Stop Having Sex On Roundabouts, Government Urges Students

Post-graduation ceremonies in Norway propose nudity, booze, and a danger to motorists

Stop Having Sex On Roundabouts, Government Urges Students

by Jenn Selby |
Published on

Think your graduation got a bit out of hand? It’s nothing compared to the age-old Norwegian tradition currently being blasted by the government for being a danger to motorists.

High school students have been asked to refrain not just from running naked across bridges during the land mark celebrations, but also to stop having sex on roundabouts.

On Wednesday, Norway’s national transport regulator issued a statement ahead of ‘Russ’, the annual booze-addled post-graduation period designed to challenge social morality in an obscene fashion.

Titled ‘No to sex on roundabouts’, Public Roads figure Terje Moe Gustavsen said:

‘Everyone understands that being in and around roundabouts is a traffic hazard.

‘It may not be so dangerous for someone to be without clothes on the bridge, but drivers can get too much of a surprise and completely forget that they are driving.’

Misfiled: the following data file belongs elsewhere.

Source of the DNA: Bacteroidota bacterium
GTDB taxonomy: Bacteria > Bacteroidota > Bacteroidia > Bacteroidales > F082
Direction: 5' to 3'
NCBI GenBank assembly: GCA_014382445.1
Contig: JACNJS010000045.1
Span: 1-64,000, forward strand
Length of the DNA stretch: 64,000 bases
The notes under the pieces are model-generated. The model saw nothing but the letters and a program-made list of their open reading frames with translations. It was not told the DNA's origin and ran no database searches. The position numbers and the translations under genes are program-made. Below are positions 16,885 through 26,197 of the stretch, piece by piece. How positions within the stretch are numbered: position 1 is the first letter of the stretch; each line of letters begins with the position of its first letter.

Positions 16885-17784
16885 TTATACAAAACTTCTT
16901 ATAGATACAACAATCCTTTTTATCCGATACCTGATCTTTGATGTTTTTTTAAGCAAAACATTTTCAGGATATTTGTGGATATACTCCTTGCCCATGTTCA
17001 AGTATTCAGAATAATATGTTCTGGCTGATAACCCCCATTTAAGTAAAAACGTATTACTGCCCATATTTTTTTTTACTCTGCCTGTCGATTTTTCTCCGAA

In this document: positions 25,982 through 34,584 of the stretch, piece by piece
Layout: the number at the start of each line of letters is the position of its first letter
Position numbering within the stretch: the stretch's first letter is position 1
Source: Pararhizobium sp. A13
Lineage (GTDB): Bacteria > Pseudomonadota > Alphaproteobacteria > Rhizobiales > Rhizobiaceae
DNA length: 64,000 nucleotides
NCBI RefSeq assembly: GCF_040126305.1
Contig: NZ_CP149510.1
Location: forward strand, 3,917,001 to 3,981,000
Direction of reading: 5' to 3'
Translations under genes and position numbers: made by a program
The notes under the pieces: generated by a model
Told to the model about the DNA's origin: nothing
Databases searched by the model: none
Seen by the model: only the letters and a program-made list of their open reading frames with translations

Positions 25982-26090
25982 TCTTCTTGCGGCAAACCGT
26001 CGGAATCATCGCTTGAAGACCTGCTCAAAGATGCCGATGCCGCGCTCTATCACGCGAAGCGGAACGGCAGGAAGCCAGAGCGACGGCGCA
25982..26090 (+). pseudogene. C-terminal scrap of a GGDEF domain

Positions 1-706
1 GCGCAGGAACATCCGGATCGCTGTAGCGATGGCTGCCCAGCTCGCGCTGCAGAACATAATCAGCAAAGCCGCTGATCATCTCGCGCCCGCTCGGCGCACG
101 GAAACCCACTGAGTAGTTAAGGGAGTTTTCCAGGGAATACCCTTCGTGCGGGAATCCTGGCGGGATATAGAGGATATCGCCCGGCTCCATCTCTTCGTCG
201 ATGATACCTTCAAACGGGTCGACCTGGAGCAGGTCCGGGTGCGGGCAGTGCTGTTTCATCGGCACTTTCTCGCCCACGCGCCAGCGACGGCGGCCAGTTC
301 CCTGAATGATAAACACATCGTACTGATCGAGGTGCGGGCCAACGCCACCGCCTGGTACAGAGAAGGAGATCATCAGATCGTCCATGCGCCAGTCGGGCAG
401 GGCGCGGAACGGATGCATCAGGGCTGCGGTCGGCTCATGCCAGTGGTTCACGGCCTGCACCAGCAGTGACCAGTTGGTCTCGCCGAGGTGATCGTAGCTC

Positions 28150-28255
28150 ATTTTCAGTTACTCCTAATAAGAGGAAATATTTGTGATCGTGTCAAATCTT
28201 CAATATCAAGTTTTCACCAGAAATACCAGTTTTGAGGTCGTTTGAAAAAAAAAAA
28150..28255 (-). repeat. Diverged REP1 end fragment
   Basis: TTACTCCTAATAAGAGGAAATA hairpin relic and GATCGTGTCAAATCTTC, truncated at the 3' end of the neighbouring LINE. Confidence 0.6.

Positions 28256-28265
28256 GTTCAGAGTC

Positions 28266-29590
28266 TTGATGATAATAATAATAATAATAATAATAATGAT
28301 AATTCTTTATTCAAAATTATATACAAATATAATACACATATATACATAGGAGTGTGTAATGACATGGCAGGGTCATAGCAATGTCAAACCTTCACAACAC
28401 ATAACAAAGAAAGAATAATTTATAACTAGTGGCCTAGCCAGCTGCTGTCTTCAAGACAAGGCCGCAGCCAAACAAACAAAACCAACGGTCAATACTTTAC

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Gustavsen apparently issued the road safety advice having read about an untoward challenge in the town of Ringsaker, in which a prize is awarded to the student who is first able to have protected sex on three different roundabouts.

'I hardly want to be seen as a killjoy or as Aunt Sofie,’ he continued. ‘But dear graduates, Ringsaker has 97 other challenges to choose from. I'm sure that is also the case elsewhere in the country.'

The Russ celebrations usually start at the end of April and carry on right through until 17 May.

During this time, students dress up in coloured overalls and hire matching vans in which to travel around local towns causing havoc.

Sadly, scores of accidents – many involving the vans the students drive – are reported each year, including a number of deaths, lending a serious side to this otherwise humorous request.

So stay safe, teens of Norway! And save sex for a public space well away from the roads. Your motorists depend on you.

This article originally appeared on The Debrief.

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